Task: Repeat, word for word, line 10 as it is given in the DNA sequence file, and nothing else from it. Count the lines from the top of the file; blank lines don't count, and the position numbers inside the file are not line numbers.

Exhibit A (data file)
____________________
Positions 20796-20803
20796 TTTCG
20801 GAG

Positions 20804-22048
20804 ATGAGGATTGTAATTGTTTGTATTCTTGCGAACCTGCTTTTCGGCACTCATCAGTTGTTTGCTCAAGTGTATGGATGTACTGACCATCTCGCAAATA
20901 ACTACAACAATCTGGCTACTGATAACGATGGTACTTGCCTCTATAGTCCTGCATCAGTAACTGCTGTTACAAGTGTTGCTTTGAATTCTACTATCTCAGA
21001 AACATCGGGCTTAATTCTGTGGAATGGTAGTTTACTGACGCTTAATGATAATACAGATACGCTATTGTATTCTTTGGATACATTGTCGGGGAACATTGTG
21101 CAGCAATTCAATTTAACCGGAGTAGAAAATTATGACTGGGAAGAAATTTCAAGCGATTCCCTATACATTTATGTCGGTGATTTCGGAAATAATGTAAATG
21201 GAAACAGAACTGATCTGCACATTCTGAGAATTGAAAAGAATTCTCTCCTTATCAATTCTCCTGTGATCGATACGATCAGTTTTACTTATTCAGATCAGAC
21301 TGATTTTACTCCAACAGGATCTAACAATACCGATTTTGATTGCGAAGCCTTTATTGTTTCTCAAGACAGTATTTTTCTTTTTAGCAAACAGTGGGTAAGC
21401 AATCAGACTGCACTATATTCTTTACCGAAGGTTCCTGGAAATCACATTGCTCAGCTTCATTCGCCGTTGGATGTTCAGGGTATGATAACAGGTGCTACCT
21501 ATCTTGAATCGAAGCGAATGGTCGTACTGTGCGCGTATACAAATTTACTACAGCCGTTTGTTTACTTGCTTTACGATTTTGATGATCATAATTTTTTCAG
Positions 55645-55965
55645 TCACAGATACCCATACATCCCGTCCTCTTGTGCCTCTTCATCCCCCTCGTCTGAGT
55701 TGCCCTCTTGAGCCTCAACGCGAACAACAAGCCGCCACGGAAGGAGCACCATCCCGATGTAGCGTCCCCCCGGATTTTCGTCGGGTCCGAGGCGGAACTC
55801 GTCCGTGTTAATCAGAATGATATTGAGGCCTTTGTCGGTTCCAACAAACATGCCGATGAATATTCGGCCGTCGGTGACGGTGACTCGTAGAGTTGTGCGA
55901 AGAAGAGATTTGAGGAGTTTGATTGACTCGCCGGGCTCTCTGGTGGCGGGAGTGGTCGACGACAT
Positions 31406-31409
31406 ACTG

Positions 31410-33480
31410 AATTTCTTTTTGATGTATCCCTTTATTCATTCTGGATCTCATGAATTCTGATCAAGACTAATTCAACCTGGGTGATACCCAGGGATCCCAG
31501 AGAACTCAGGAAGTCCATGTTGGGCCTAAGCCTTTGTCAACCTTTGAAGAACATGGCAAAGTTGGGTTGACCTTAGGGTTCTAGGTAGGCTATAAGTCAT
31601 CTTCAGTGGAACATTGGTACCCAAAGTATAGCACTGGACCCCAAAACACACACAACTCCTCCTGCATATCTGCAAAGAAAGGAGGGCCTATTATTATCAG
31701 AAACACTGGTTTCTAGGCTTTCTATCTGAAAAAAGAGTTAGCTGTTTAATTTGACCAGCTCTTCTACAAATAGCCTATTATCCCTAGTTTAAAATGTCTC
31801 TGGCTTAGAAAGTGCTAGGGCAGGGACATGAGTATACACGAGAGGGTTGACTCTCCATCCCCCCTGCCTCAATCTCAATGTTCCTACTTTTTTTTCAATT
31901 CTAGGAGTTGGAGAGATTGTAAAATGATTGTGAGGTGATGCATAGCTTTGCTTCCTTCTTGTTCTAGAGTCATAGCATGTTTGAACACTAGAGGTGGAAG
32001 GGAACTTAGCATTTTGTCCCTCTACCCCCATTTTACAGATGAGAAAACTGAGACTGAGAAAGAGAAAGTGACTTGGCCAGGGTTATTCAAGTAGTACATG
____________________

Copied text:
21301 TGATTTTACTCCAACAGGATCTAACAATACCGATTTTGATTGCGAAGCCTTTATTGTTTCTCAAGACAGTATTTTTCTTTTTAGCAAACAGTGGGTAAGC